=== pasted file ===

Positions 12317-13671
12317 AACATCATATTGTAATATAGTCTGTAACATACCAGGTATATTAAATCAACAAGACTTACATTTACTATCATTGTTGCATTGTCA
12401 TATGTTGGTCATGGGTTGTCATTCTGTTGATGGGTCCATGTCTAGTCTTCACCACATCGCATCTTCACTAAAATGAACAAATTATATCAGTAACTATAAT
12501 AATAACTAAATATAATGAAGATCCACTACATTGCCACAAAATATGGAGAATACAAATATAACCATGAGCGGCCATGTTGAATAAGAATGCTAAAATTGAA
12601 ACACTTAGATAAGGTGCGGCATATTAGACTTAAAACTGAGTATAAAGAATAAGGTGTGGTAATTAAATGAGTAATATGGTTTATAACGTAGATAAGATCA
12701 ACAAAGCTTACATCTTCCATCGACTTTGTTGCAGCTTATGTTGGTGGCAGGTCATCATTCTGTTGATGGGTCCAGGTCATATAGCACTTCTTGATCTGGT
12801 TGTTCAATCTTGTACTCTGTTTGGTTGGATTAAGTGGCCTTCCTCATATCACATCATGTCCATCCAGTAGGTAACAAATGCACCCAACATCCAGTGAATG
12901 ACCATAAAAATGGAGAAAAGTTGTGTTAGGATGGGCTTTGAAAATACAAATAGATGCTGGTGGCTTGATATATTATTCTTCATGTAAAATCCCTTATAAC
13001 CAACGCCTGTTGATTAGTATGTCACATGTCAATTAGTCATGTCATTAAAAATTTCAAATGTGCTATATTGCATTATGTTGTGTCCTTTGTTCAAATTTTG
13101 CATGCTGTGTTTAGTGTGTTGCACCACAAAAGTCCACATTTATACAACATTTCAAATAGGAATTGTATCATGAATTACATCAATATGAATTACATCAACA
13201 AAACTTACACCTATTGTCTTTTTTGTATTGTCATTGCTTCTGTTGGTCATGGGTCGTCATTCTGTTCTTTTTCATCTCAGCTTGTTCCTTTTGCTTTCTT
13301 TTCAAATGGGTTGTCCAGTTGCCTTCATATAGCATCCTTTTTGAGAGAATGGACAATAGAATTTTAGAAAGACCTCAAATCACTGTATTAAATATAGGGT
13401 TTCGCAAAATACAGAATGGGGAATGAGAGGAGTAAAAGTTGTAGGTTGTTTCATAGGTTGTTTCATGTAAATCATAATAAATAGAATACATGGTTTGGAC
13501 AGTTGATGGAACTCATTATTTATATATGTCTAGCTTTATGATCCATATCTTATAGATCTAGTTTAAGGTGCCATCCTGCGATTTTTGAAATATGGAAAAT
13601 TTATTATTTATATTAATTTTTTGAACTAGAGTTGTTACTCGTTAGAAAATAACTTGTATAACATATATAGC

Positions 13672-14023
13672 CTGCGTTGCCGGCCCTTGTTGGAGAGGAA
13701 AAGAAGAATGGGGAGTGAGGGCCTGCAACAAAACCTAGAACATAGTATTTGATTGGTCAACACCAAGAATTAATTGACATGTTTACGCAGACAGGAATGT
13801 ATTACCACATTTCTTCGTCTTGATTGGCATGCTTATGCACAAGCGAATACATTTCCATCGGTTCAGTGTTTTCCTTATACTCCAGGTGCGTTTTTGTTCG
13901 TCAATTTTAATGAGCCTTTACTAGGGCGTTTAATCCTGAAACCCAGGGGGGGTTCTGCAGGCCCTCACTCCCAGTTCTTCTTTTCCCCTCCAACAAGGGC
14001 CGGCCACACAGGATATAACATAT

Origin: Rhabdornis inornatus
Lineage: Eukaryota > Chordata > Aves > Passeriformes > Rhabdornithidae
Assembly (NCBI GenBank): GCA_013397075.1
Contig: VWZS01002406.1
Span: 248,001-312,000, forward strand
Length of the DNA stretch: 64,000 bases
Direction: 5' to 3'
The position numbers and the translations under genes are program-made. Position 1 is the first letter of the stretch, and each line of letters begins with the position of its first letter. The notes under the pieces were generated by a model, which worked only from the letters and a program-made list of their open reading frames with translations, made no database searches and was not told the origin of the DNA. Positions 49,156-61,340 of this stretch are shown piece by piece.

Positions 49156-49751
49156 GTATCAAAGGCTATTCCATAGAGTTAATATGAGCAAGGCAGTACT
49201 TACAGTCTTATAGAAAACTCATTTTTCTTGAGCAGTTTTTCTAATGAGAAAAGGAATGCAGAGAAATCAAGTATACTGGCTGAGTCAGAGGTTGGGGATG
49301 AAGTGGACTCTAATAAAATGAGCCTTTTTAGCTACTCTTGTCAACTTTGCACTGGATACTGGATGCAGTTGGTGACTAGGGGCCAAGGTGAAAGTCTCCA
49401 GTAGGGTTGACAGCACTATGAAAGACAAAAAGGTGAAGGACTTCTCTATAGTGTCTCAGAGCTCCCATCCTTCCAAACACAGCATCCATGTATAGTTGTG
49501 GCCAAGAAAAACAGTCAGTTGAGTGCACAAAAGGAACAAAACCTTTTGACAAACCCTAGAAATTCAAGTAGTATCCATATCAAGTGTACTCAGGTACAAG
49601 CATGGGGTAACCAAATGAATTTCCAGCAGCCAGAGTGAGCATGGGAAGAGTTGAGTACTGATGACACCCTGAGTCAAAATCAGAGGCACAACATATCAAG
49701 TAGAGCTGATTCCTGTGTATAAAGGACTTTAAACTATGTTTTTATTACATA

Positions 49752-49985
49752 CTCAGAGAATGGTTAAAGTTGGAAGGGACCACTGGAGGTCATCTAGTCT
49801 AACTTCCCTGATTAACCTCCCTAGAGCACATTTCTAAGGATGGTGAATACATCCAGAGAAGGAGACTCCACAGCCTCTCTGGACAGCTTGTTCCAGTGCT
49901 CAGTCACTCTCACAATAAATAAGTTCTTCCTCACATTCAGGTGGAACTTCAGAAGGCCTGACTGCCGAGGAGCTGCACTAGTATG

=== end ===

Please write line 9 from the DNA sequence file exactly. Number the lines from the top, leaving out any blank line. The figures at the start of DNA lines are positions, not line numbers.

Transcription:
13001 CAACGCCTGTTGATTAGTATGTCACATGTCAATTAGTCATGTCATTAAAAATTTCAAATGTGCTATATTGCATTATGTTGTGTCCTTTGTTCAAATTTTG